For the past several years the PCUH and the University of Saskatchewan Ukrainian Student’s Association (USUSA) have sought to promote awareness of the tragedy of the Ukrainian Terror-Famine or Holodomor, which claimed millions of lives in Ukraine during the period of Soviet collectivization, 1932-33. This year was no exception with an invitation being extended to Ms. Andrea Chalupa of New York. Ms. Chalupa is a journalist and the author of Orwell and The Refugees: The Untold Story of Animal Farm. She has written for TIME, The Atlantic, Daily Beast, and Forbes and is a founder of DigitalMaidan – an online movement that made the Ukrainian protests a trending topic on Twitter worldwide. More recently, she completed a film screenplay, Man Made, a work inspired by her grandfather’s memoir about Stalin’s artificial famine.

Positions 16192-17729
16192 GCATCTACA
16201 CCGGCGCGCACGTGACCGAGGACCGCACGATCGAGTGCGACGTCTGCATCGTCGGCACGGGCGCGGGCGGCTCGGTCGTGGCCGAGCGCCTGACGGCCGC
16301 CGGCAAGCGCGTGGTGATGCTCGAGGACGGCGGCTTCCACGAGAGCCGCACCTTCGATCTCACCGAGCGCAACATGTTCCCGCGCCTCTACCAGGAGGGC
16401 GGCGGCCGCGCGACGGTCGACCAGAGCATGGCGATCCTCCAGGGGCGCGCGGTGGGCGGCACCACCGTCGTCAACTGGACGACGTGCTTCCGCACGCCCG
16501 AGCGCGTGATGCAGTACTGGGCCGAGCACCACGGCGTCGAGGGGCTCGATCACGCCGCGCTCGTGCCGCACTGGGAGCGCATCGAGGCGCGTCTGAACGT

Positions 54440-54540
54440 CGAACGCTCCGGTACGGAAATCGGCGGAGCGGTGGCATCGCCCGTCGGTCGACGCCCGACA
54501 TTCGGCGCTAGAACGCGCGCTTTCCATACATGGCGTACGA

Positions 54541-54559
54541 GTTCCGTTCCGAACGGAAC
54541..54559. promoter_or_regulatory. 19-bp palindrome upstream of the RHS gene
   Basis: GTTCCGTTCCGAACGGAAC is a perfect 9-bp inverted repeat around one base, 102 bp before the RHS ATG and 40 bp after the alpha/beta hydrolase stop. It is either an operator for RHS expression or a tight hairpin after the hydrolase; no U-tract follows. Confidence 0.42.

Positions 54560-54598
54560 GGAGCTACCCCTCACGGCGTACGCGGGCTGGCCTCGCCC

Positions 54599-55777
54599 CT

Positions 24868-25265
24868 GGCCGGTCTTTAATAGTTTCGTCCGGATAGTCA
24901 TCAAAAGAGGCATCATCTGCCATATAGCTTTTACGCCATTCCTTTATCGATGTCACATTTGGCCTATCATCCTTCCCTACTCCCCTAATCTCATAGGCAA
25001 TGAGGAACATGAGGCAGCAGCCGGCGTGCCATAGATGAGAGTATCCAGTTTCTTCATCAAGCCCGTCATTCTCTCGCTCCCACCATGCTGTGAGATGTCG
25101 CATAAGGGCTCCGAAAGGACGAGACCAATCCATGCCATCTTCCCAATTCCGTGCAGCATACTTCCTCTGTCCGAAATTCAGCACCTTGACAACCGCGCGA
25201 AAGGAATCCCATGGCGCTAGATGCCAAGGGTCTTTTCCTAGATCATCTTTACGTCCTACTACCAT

On November 16, the PCUH and USUSA co-hosted a lecture delivered by Ms. Chalupa in STM’s Father O’Donnell Auditorium, where she discussed the famine in the context of Soviet rule in Ukraine and its subsequent denial and cover-up, assessing the experience with reference to the current conflict in eastern Ukraine. On November 17 at the J.S. Wood Branch of the Saskatoon Public Library, Ms. Chalupa read excerpts from her book Orwell and the Refugees, describing the importance of Orwell’s work for the generation of post-war refugees who fled Soviet repression and sought to convey their own lived experience under Soviet rule by way of memoirs and personal accounts.
The USUSA will hold a vigil at the Lesya Ukrainka Garden on the UofS campus, November 26, 2015, 12:30 pm to commemorate the Holodomor.